Friday Fun Text to HTML

htmlI love being able to create HTML documents from PowerShell commands. The Convertto-HTML cmdlet will happily turn any object into an HTML table using whatever properties you specify. Plus you can do all sorts of fancy things such as embedding a style sheet in the header, creating HTML fragments and inserting additional HTML elements. Today’s Friday Fun takes ConvertTo-HTML a bit further. As always what I have isn’t necessarily a production-worthy script but hopefully it will serve as a learning tool.

My idea was to take a text file such as a script and turn it into an HTML document using alternate shaded rows for the style. I already had a style header from some other scripts so that part was easy. My first attempt was to simply get the content of the file and convert to HTML.

But there is a problem which you’ll see if you try this at home. ConvertTo-HTML is looking for a set of object properties, and the the contents of a file don’t have any. Or to put it another way, I need to turn the contents of the file into an object. Since I knew I wanted to include the line number, I figured I could use the [pscustomobject] type that was introduced in PowerShell 3.0.

When run, I each line is turned into a custom object with a property for the Line number and a property for the value of each line. Normally, you would want to give your property a name, but in this case I don’t want a property name so I’m using a blank. You’ll see why eventually. Now I can pipe this to ConvertTo-HTML and get the output I’m expecting. That’s the crux of the script. Here’s the complete function, ConvertTo-HTMLListing

This function takes a file name and turns the text contents into an HTML document.

convertto-htmllisting

The function includes an embedded style sheet which is what allows me to use different fonts for the different sections as well as the alternating rows. The only other “trick” is that I’m replacing spaces in the original text with the HTML equivalent.

This is why it is helpful for PowerShell cmdlets to only do one thing. If ConvertTo-HTML automatically wrote to a file I’d have to jump through more hoops. But it doesn’t. This function as well only writes the HTML to the pipeline. You will still need to pipe it to Out-File to save. There are some examples in the comment-based help.

You’ll notice in the output that the table has a header for the line number and nothing for the line of text. That’s why I used a space for the property name in my pscustomobject.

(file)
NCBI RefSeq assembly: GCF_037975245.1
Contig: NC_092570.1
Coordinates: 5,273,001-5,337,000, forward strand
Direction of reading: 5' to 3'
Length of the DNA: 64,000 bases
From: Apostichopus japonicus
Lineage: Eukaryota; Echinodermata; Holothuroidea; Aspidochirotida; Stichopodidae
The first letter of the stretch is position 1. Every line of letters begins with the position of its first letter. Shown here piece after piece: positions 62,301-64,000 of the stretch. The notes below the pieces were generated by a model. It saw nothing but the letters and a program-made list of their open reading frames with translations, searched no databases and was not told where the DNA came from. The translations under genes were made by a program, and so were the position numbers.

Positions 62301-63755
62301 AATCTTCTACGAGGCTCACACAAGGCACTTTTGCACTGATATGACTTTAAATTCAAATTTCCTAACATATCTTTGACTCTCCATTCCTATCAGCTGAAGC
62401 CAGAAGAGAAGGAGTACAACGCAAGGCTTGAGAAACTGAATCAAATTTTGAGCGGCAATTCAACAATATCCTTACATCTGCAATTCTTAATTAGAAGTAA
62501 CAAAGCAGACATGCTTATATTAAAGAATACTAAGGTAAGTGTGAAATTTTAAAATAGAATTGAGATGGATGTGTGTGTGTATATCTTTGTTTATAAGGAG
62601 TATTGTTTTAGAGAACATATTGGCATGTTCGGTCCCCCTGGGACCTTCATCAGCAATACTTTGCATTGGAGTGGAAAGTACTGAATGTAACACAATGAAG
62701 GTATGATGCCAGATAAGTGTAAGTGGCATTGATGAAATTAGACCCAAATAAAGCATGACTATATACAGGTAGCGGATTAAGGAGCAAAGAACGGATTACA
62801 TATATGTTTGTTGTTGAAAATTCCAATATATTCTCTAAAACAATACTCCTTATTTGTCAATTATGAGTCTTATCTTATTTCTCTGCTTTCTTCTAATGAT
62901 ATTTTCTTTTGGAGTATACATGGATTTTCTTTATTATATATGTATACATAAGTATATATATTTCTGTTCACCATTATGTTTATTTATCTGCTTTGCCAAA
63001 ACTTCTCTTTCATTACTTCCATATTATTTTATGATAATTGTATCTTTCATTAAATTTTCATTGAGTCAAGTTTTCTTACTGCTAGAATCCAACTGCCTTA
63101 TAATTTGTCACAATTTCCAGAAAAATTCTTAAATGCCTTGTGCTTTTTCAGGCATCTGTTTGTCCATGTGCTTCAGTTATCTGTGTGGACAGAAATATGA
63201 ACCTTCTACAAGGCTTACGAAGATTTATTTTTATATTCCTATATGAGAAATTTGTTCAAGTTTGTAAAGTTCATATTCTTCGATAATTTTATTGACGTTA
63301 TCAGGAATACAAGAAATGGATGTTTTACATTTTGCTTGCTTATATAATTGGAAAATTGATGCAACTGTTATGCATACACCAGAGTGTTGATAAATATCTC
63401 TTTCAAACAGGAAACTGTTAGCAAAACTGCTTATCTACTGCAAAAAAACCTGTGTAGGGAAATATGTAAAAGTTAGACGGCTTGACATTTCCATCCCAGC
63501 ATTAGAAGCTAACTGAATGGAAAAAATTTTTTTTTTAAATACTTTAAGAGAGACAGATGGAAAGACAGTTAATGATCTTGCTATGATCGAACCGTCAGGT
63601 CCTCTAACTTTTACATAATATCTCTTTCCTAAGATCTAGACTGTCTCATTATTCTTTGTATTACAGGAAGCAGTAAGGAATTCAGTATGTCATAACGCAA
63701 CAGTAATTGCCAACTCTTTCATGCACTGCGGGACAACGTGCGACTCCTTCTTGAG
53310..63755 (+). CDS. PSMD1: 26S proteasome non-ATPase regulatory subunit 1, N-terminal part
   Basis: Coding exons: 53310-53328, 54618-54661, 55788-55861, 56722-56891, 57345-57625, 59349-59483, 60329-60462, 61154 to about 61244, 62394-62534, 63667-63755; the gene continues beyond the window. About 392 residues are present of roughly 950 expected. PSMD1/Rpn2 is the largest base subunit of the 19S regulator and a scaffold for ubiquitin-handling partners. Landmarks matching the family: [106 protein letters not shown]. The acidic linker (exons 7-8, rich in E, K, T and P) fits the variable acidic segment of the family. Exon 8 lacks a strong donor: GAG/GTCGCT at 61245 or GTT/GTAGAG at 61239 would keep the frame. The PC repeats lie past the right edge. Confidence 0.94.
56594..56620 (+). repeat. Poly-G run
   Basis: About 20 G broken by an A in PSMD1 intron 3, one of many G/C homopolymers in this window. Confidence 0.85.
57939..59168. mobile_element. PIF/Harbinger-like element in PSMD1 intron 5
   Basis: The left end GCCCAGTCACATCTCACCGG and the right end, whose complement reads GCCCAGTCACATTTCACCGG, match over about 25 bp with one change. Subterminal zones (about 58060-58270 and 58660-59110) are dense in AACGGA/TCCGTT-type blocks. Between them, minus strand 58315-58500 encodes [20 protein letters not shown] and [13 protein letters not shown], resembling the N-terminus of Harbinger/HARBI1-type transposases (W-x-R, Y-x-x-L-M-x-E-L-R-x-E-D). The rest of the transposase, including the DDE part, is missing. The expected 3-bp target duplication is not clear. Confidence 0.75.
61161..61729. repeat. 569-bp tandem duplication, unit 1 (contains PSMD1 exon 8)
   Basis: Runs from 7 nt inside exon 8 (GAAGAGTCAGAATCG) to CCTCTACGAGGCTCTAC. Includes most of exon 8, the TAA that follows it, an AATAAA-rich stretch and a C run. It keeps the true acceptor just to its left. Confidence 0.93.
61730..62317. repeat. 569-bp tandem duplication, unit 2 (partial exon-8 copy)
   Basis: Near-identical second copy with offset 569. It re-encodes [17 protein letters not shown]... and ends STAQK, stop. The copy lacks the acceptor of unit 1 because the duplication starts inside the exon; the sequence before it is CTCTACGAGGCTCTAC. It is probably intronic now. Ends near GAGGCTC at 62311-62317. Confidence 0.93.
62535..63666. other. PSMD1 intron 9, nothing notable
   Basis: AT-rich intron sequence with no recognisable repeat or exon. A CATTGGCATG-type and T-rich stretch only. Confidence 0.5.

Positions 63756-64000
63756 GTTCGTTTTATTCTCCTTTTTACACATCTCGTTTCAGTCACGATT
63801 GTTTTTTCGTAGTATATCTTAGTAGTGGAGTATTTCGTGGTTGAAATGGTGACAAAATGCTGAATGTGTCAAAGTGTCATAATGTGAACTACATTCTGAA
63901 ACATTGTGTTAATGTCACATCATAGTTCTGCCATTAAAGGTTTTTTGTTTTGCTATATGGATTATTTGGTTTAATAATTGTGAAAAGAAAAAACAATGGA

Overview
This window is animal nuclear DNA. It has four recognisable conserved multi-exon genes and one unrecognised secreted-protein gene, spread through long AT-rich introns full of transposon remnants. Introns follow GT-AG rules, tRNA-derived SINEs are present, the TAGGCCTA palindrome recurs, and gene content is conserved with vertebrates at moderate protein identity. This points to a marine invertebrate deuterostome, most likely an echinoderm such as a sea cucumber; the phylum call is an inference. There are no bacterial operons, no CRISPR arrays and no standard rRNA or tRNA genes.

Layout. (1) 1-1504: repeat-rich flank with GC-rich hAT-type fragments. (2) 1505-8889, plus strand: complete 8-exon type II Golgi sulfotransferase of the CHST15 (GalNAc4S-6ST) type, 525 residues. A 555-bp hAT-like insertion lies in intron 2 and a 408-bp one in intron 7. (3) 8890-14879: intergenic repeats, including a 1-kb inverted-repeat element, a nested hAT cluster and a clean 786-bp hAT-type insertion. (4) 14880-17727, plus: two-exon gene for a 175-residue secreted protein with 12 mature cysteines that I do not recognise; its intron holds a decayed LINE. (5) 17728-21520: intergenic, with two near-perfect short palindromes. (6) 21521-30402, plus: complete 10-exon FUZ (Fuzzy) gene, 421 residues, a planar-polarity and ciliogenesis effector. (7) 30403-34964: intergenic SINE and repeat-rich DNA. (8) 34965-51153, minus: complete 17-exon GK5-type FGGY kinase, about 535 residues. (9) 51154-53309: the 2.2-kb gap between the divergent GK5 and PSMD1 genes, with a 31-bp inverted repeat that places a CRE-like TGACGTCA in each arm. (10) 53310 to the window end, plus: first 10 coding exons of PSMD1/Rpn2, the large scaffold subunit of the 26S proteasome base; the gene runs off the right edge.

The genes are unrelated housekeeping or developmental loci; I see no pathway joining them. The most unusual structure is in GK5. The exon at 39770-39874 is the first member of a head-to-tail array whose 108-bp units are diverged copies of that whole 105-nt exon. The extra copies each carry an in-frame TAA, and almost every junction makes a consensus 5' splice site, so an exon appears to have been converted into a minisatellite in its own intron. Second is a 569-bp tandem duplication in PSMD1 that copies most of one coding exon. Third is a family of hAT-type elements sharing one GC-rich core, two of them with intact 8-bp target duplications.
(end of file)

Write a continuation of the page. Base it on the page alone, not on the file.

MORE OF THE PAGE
The only other features I have are the options to skip blank lines and line numbers.

Now before you start saying, “Yeah but what about…”, I know there are other techniques and ISE add-ons to turn scripts into complete and colorized HTML files. You can also simply open the file in a browser as well and have it displayed as text. My function is really aimed as a teaching tool, although it could be kind of cool to have an HTML based library of your PowerShell scripts.

So was this fun? Did you learn something new? If not, there’s always next week. Enjoy your weekend.

4 thoughts on “Friday Fun Text to HTML”

  1. I like it but I get the following: , : The “=” operator is missing after a named argument.
    + CategoryInfo : ParserError: (:) [], ParseException
    + FullyQualifiedErrorId : MissingEqualsInNamedArgument

    , : The “=” operator is missing after a named argument.
    + CategoryInfo : ParserError: (:) [], ParseException
    + FullyQualifiedErrorId : MissingEqualsInNamedArgument

    , : The “=” operator is missing after a named argument.
    + CategoryInfo : ParserError: (:) [], ParseException
    + FullyQualifiedErrorId : MissingEqualsInNamedArgument

    , : The “=” operator is missing after a named argument.
    + CategoryInfo : ParserError: (:) [], ParseException
    + FullyQualifiedErrorId : MissingEqualsInNamedArgument

    1. Do you get this with every file you try to convert? You are going to have to show me the syntax you are using or more context.

  2. I entered one of the examples.

    foreach ($file in (dir *.txt)) { .\ConvertTo-HTMLListing $file.fullname | Out-File D:\$($File.basename).htm }

    1. Did you dot source the script to load the function first?

      There might also be a typo. Remove the relative path to ConvertTo-HTMLListing and try this:
      foreach ($file in (dir *.txt)) { ConvertTo-HTMLListing $file.fullname | Out-File D:\$($File.basename).htm }

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